Recently in Digital Kids Category

Today I discovered a mistake on my test and instead of reprinting the entire test, I made copies of the corrected problem and glued it on top of the incorrect problem...some additional work for me, but less paper used in the end.  One of the students was particularly happy to see what I'd done...the others, not so much.  With all of the controversy surrounding climate change, it makes me wonder how much of what we teach about personal responsibility actually makes a difference.  In this vein, here are some online environmental games centered around ecology and conservation.

Planet Science  is a collection of games about the planet Earth that includes space and nature puzzles. If you want to design a new planet check out Nasa's Astro-Venture.

Clim'way is about helping the larger community reach some specific climate goals. You have to create a climate plan to reduce greenhouse gas emissions by a certain percentage in a certain time frame. Your plans can include setting up alternative energy sources, reducing human consumption etc.  The best part of the game...it is written in French to reinforce the global nature of taking care of the planet!

WebEarth Online is nature’s game of survival in a Web based world of great beauty and danger.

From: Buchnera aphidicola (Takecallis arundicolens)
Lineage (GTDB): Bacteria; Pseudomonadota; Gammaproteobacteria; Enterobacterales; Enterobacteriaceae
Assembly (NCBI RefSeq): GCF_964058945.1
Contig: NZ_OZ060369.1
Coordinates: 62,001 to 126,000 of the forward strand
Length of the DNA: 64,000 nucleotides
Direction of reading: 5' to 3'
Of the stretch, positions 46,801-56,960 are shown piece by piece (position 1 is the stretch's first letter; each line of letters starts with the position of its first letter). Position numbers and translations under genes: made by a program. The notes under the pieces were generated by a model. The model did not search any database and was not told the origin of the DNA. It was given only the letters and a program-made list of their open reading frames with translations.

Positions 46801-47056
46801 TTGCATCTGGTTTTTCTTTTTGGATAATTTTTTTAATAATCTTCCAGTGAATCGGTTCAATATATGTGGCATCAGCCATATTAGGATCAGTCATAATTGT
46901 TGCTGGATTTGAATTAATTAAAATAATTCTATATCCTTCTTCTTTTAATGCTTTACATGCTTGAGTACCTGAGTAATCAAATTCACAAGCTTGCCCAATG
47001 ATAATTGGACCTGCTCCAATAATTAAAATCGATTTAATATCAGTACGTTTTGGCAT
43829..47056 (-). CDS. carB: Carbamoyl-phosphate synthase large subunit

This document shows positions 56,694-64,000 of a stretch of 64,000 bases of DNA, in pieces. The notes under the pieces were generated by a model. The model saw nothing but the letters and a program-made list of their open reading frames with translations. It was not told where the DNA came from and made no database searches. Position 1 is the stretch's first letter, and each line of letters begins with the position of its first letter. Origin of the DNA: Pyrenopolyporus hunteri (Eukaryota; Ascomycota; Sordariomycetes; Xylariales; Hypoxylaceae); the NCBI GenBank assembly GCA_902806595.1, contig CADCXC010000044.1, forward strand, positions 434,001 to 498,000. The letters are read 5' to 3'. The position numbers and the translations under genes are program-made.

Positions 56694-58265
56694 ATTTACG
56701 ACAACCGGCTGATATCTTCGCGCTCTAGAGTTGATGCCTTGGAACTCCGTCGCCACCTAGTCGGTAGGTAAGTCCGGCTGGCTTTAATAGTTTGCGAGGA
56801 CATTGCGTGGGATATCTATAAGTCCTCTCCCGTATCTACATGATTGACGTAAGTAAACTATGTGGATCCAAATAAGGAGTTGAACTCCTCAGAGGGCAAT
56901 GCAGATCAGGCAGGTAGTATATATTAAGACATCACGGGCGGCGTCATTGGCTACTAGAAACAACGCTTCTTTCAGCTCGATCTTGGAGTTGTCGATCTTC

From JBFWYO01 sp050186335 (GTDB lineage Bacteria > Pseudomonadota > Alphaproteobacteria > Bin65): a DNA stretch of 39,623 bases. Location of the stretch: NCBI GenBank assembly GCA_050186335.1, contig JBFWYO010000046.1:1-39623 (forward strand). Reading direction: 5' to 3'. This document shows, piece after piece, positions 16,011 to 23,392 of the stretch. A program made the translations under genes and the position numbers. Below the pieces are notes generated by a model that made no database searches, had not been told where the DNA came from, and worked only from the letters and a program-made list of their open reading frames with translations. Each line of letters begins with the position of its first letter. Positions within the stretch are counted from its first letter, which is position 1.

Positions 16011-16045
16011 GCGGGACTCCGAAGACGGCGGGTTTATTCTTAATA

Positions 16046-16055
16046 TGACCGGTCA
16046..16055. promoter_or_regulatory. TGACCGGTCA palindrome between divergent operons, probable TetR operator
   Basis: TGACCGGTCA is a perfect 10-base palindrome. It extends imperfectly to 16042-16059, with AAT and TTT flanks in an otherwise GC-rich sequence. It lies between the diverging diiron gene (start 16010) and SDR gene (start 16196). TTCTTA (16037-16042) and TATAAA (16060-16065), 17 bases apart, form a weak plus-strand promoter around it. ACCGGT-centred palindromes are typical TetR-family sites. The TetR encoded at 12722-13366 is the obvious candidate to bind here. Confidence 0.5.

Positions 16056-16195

Games about composting and recycling include Vermi the Worm and Recycle City.

What tech blog would be complete without a cool app...click for Sonogram.  This application is all about "visible speech" and is really a method to analyze voice patterns.  If you want to see how the sound waves look...explore Play a Piano.




"Digital natives" is not a new buzz-word.  It has been around for at least 10 years...yikes, has it been that long??  Anyway, there are some new ideas that are worth exploring.  For example, what implications are there for encouraging students to work together on a finished product?  Isn't that Wikipedia's basic premise....creating a body of knowledge from collaboration?  Or how about cultural knowledge...what do students know about, exactly?  Consider Helene Heggemann....

From an article in the February 10, 2010 New York Times..."It usually takes an author decades to win fawning reviews, march up the best-seller list and become a finalist for a major book prize. Helene Hegemann, just 17, did it with her first book, all in the space of a few weeks, and despite a savaging from critics over plagiarism."  Ms. Heggemann states that, “There’s no such thing as originality anyway, just authenticity,” For more read on....

This phenomenon has been explored by University of Notre Dame anthropology professor Susan D. Blum in her book, My Word!  In her book, Prof. Blum attributes this more to a culture in which students are increasingly asked to collaborate socially as well as academically than to a desire to overtly plagiarize.  A review of her book explains it as "Those who want to understand the ideas in the book may want to note the title; it's no coincidence that Blum wrote about college "culture," and not "ethics" or "morality." And while she did use "plagiarism" in the title, she faults colleges and professors for failing to distinguish between buying a paper to submit as your own, submitting a paper containing passages from many authors without appropriate credit, and simply failing to learn how to cite materials. Treating these violations of academic norms the same way is part of the problem, she writes."